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CBP Seizes Khat at DHL

Release Date: 
April 28, 2010

Cincinnati - U.S. Customs and Border Protection officers working at the DHL freight facility in Cincinnati early Wednesday, seized more than 30 pounds of khat concealed in a gaming chair.

The officers made the discovery through an anomaly on an x-ray examination. After taking a closer look at the chair, several bundles of khat were discovered. There are no arrests at this time and the case is still under investigation.

CBP officers, stationed at the DHL facility in Cincinnati, use x-rays to detect bundles of khat hidden throughout gaming chair being shipped into the United States.

CBP officers, stationed at the DHL freight facility in Cincinnati, use x-rays to detect bundles of khat hidden throughout gaming chair being shipped into the United States.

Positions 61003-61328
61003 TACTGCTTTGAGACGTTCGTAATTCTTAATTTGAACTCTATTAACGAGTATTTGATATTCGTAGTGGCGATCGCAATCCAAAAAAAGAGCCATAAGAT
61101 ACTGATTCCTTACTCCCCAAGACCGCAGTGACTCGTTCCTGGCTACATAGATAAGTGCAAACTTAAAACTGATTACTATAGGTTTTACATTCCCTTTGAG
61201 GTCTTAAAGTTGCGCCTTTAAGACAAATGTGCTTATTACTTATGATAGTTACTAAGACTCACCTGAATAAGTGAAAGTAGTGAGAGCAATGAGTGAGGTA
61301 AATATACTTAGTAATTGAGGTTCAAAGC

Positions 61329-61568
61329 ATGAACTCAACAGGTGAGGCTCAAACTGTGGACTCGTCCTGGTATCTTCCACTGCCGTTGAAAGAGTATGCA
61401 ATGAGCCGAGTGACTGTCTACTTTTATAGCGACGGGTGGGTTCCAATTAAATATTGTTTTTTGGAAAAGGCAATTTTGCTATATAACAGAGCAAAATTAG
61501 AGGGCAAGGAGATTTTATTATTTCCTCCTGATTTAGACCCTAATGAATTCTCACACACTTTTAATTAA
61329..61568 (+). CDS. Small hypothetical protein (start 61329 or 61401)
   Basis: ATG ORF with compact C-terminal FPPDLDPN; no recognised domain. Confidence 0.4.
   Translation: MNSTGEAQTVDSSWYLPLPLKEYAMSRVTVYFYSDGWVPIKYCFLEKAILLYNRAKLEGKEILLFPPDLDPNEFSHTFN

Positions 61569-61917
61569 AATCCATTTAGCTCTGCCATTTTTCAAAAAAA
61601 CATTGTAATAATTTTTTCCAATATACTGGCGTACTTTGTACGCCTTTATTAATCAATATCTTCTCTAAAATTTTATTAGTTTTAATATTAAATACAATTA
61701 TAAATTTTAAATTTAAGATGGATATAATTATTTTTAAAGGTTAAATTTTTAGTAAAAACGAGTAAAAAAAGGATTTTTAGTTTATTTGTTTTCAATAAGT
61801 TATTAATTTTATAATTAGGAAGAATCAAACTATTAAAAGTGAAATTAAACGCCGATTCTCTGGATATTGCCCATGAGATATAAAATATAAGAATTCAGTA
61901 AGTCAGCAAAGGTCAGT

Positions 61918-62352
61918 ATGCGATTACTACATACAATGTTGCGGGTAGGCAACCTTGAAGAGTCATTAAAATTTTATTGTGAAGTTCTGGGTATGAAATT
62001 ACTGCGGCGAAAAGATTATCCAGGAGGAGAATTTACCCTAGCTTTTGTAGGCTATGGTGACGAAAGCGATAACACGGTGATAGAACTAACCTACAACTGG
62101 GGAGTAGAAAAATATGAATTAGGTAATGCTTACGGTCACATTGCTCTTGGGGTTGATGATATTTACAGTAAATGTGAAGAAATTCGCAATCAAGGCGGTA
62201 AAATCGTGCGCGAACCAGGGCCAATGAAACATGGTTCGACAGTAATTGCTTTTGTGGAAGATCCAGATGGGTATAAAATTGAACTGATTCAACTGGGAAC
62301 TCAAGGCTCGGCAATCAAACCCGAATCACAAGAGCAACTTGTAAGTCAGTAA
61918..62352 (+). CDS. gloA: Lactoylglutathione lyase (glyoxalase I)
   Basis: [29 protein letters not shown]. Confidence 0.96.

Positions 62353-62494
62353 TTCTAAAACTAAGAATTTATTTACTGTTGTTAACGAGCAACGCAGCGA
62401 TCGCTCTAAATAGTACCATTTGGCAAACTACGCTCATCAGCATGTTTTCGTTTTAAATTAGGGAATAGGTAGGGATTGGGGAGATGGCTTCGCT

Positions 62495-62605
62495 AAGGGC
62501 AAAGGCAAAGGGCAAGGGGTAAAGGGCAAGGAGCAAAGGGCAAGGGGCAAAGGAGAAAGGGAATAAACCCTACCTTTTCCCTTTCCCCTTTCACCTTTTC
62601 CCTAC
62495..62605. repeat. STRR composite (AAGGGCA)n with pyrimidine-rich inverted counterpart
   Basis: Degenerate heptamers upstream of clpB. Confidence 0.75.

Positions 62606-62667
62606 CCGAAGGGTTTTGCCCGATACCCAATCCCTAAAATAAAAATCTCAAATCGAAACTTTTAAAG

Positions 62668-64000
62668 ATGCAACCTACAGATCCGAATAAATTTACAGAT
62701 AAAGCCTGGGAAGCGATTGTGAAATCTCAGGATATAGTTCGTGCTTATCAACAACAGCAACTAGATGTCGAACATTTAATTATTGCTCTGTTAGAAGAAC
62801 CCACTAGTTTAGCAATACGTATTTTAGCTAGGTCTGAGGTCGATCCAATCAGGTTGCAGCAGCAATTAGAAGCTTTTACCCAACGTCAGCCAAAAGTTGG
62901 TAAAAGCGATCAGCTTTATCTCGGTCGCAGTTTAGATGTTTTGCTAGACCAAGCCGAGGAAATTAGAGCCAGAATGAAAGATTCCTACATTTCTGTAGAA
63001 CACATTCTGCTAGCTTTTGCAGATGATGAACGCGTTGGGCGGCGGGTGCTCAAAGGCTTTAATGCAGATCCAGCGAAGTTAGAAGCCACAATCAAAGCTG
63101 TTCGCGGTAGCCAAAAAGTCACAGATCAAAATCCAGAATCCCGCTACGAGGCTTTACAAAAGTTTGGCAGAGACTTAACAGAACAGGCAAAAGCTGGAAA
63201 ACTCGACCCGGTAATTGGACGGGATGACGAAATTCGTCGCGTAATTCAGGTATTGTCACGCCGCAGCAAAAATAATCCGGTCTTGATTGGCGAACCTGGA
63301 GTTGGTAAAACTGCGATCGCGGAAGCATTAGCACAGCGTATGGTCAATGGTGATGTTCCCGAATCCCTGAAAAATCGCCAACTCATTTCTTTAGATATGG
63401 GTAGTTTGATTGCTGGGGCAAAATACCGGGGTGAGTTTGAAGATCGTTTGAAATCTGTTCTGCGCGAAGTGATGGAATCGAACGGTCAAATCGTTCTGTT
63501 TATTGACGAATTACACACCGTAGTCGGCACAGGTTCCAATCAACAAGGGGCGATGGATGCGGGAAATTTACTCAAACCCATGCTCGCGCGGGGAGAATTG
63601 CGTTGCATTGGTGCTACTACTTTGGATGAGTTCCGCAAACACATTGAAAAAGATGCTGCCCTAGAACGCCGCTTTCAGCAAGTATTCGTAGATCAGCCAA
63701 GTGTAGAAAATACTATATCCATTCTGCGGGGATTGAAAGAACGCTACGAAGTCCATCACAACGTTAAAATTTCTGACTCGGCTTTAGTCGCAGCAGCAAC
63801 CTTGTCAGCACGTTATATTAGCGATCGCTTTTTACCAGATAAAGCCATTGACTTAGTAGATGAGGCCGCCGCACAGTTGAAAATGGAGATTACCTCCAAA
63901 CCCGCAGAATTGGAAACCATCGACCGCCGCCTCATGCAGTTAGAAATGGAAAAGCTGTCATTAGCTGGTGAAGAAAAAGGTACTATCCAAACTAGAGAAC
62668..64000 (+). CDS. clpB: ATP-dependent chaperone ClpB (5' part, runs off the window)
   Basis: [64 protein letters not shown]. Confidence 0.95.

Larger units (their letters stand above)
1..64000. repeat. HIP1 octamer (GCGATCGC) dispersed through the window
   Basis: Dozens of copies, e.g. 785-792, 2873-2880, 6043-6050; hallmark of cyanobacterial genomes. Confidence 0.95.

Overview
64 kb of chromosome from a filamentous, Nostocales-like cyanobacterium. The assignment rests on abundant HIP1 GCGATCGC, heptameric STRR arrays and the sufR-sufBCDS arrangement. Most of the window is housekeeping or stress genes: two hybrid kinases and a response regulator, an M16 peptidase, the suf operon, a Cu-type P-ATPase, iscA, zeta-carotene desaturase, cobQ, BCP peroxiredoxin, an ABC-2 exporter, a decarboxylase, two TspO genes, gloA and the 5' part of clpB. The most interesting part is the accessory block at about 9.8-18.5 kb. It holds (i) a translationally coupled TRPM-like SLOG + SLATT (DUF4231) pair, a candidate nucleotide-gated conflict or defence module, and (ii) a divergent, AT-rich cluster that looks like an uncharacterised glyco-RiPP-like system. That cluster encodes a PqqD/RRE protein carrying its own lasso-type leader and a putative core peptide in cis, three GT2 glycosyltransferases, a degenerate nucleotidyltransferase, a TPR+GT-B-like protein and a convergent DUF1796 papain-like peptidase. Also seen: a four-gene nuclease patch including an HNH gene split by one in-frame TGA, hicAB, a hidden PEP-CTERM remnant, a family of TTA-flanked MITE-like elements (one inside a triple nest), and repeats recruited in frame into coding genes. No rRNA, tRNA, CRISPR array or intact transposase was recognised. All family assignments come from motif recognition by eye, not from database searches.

The fresh leaves, twigs and shoots of the khat shrub are chewed and then retained in the cheek and chewed intermittently to release the active drug. The khat shrub grows on in Somalia, Kenya, Ethiopia and Yemen. Individuals who abuse khat typically experience a state of mild depression following periods of prolonged use. Taken in excess khat causes extreme thirst, hyperactivity, insomnia and loss of appetite. Khat can reduce the user's motivation and can cause manic behavior with grandiose delusions, paranoia and hallucinations. Khat can cause damage to the nervous, respiratory, circulatory, and digestive systems. Khat is classified as a Schedule IV drug.

"The interesting part of this seizure is the way the khat was hidden inside the gaming chair," said Brian Humphrey, the acting director of field operations in Chicago. "Concealment methods vary and can be very difficult to detect, but CBP officers are well trained, experienced and strongly motivated in detecting any type of contraband."

Last modified: 
February 9, 2017